Making Money in IPOs A fund that invests in initial public offerings shows how patience can pay off.
By Laura Washington; Kathleen Smith

(MONEY Magazine) – Back in 1998, Kathleen Smith and her partners at Renaissance Capital opened the first mutual fund to focus on investing in initial public offerings. Talk about good timing. Nearly 500 companies went public last year, raking in a record-smashing $93 billion, and her IPO Plus Aftermarket fund returned 115%. It's up 25% this year, but of course savvy investors know that such huge numbers cannot be guaranteed in the highly volatile world of IPOs. In fact, nearly a quarter of 1999's freshman stocks dropped an average of 30% below their offering prices by year-end. Even the highest fliers tend not to stay aloft for long. Consider this year's IPO for Palm handhelds: The much hyped 3Com spin-off shot up as high as $165 on its first day in March but recently hovered around $55. Call it an inevitable return to reality--that's definitely why Smith and her co-managers do most of their buying not on opening day but during what's called the IPO aftermarket, when they decide which companies deserve to be drubbed and which seem destined for comebacks. MONEY's Laura Washington recently spoke with Smith at Renaissance's office in Greenwich, Conn.

Q. Now that individual investors can get first-day shares online, has the process of buying into an IPO been at all democratized?

A. The traditional way of obtaining shares for an individual would have been by having a large account and a good relationship with one broker. Now there are more outlets for individuals to get shares, including the auction process, but the reality is that there are not enough shares to go around. For every 20 people who want to buy, perhaps one is able to do so.

Q. So how do you get access?

A. We beg. Actually, we don't get everything we want, but then only a small part of our returns are from buying at the offering. We don't buy and flip. That's not a way to enhance your returns. That's a way to create a big tax bill. A great deal of our returns are from good stock selection. Markets go down, and that gives us a chance to buy. And sometimes we accumulate a new position after insiders are free to sell, which often puts downward pressure on a stock.

Q. Studies from the early '90s show that IPOs tend to underperform the Nasdaq for many years. Still true?

A. Those studies are based on buying every IPO offered, and it certainly wasn't true last year. If an investor bought every new-company issue in 1999 at the first-day closing price, his after-market return would have been 69%. But that's like buying on a dartboard basis--none of it relates at all to the research approach to investing, which is what we do. We analyze every IPO, but we don't buy every one.

Q. Tell us how you decide which ones to buy.

A. We score IPOs based on four factors: two long and two short. Short-term factors include group momentum: Is it a favorable group? For example, these days wireless is a strong area; however, the momentum is against consumer websites and financial services, so we have few holdings in these areas. Second, we look at valuation. We compare the company coming public to what we think are the most similar publicly traded comparables to give us a feel as to how this new company is going to trade.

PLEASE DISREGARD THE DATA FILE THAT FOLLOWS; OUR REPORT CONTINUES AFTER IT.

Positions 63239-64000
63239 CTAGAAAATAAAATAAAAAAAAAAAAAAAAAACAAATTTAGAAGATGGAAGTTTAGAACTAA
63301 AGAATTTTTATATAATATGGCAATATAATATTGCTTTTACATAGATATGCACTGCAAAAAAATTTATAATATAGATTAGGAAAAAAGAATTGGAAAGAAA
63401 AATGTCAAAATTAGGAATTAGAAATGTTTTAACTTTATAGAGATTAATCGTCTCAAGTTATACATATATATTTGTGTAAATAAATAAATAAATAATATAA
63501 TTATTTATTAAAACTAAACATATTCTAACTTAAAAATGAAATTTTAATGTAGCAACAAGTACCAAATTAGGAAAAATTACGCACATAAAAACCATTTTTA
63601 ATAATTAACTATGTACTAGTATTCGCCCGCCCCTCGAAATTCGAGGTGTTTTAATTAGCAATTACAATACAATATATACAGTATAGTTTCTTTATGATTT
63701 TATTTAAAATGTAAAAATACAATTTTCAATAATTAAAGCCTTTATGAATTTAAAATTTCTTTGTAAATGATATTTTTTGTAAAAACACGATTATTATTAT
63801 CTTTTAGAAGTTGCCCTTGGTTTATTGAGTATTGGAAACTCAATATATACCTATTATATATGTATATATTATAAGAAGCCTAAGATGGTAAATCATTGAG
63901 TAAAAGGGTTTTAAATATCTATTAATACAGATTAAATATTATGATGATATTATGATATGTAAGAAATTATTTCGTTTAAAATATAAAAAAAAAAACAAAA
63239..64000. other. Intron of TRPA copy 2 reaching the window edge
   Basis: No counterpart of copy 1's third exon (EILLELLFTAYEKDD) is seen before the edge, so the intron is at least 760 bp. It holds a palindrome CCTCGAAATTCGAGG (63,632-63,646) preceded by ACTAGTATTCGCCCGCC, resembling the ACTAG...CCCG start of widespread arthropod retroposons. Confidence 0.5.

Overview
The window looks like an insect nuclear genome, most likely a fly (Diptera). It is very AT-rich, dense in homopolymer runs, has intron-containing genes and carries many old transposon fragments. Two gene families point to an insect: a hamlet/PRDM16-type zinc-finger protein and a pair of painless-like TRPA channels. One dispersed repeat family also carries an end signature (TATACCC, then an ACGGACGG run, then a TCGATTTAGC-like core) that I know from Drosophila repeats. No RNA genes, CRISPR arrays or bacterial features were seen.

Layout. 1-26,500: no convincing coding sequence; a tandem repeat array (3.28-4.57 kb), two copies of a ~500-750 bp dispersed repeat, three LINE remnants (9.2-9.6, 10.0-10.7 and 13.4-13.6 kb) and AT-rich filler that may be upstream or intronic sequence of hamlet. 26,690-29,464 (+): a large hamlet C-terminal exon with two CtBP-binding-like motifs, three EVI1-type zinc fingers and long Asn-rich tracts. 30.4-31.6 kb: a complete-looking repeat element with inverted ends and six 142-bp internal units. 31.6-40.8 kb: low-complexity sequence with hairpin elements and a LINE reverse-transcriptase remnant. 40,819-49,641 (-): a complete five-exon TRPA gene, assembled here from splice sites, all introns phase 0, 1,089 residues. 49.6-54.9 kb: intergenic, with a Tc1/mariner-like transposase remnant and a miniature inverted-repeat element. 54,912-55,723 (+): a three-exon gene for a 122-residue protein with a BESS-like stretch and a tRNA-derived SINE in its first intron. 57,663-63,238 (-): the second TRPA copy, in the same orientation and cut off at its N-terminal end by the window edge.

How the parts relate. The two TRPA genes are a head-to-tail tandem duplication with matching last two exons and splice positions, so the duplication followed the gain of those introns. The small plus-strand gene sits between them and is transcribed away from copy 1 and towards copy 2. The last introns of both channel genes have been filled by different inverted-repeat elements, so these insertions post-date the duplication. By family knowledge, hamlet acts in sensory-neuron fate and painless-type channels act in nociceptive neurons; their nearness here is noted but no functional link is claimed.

Q. And long term?

A. The two key long-term things are fundamentals and management control. The fundamentals are an analysis of the business of the company, its position in its industry and the track record it has. Then we look at who runs the company and ask: How much ownership do they have? Do the owners of the company have the incentive to do a good job--especially for the shareholders who are coming in at a higher price than management paid? If there are too many cheap shares for management, when the stock goes down 50%, it doesn't really bother them, but it's sure going to bother everyone else who owns it.

Q. Tell us: Which companies are making the final cut?

A. You know, we're not just trying to find the good ones. We look for the bad ones, then short them. Of the 90 stocks in our portfolio, maybe 15 are short.... I don't want to say which those are.

Q. Okay, then tell us where you are long these days.

A. The communications infrastructure that's being built in Japan and Europe is a promising area, and these companies go public simultaneously in their market and in our market. So we own the American Depositary Receipt for the communications company Internet Initiative Japan (IIJI), which is now trading at about $90.

Q. Where else?

A. We're also seeing a whole new market for wireless services, abroad and in the U.S. (PHCM) makes operating systems for handhelds; it's a little bit like what Windows is to computers. It was trading for $143 in mid-March. And Aether Systems (AETH) offers wireless trading devices for Schwab and Bear Stearns customers. It's around $220. Optical infrastructure is another area we favor: Sycamore Networks (SCMR) makes bandwidth enhancers for optical networking. It's about $130.

Q. I see E*Trade is a big holding. But it went public four years ago. Is there an age limit for your IPOs?

A. We can't add positions if they're way beyond what would be considered their IPO. But there is no problem holding on to the ones that we still feel have upside and are good investments.

Q. When do you sell?

A. We'll sell our positions right away if we find that we made a mistake and misunderstood something. [See the charts below.] We tend to look at whether the opportunity is great for the company. Is there any reason why opportunities will diminish? That will make us sell.

Q. What's the big mistake folks make when they buy?

A. You may hear about a "hot" IPO in the pipeline and ask the broker to put in an order to buy it the minute it opens, no matter what the price. Many times that could turn out to be the highest price that stock will see for a long time.